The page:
Food consumption patterns and dietary diversity in eastern India: evidence from village level studies (VLS) uri icon

abstract

  • The level of diversity in household diets is an indirect measure of diet quality and the extent to which nutritional needs of households are being met. There is also a positive relationship between dietary diversity and the three pillars of food security, viz., availability, access and utilization. In the light of these statements, the paper reports on the patterns of food consumption and dietary diversity in 12 selected villages of eastern India with a view to understanding the heterogeneity in food habits, quality of diet intake and the socio-economic and demographic determinants of the dietary diversity in the region. There was significant disparity across the villages in terms of budgetary shares and intake levels of different food items. The level of heterogeneity in food intake was also reflected in the estimates of dietary diversity across villages. Multiple regression analysis on the determinants of dietary diversity showed that larger households with better-educated male heads and higher purchasing power fared well on dietary diversity scores. Access to the Public Distribution System (PDS) also contributed to enhancement of dietary diversity through an indirect route, as PDS beneficiaries are better able to afford diverse food items. In contrast, low social status in the form of affiliation to scheduled castes/scheduled tribes (SC/ST) diminished diversity scores. From a policy perspective, it is therefore important to focus interventions on improving dietary diversity and nutrition security with proper understanding of the socio-economic setting of the target area and its population.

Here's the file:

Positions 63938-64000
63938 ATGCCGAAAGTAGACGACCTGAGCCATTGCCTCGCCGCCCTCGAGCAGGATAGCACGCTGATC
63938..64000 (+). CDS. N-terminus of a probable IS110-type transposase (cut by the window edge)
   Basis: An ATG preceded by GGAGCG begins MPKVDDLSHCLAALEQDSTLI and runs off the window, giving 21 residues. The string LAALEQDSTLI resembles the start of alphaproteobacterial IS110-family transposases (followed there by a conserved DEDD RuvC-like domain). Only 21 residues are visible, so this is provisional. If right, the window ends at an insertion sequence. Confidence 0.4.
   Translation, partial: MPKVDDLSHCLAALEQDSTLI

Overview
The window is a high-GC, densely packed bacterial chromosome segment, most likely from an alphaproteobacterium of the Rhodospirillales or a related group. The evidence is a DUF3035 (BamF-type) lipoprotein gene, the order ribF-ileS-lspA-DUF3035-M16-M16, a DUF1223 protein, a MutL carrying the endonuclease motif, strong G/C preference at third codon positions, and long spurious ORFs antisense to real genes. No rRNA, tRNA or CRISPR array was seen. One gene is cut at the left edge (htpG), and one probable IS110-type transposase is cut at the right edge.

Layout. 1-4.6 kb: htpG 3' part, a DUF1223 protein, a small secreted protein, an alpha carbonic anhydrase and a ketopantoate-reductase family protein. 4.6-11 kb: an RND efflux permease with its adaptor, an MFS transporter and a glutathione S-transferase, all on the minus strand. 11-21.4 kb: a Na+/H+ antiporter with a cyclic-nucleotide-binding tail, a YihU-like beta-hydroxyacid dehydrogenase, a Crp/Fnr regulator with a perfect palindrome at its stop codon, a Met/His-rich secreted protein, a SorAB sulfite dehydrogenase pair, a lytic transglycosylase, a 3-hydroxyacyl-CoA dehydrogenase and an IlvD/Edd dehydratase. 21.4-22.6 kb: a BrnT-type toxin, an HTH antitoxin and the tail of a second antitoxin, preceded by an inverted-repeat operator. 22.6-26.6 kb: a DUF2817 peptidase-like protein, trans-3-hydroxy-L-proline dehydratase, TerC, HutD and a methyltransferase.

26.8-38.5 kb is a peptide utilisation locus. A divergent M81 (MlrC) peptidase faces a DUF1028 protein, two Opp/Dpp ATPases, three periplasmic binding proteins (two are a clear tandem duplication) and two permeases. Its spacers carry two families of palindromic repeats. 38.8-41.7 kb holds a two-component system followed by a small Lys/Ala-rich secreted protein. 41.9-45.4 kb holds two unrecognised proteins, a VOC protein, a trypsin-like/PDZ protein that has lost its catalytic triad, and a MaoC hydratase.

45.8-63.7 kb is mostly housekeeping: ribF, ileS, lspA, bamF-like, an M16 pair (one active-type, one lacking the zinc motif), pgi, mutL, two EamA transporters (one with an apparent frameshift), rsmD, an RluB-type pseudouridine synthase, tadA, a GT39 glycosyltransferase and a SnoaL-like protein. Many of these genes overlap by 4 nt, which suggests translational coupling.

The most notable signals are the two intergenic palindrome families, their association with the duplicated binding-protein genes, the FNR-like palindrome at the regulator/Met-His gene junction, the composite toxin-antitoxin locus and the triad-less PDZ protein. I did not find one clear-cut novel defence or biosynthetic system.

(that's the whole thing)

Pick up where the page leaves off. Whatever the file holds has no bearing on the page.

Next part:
publication date

  • 2015
  • 2015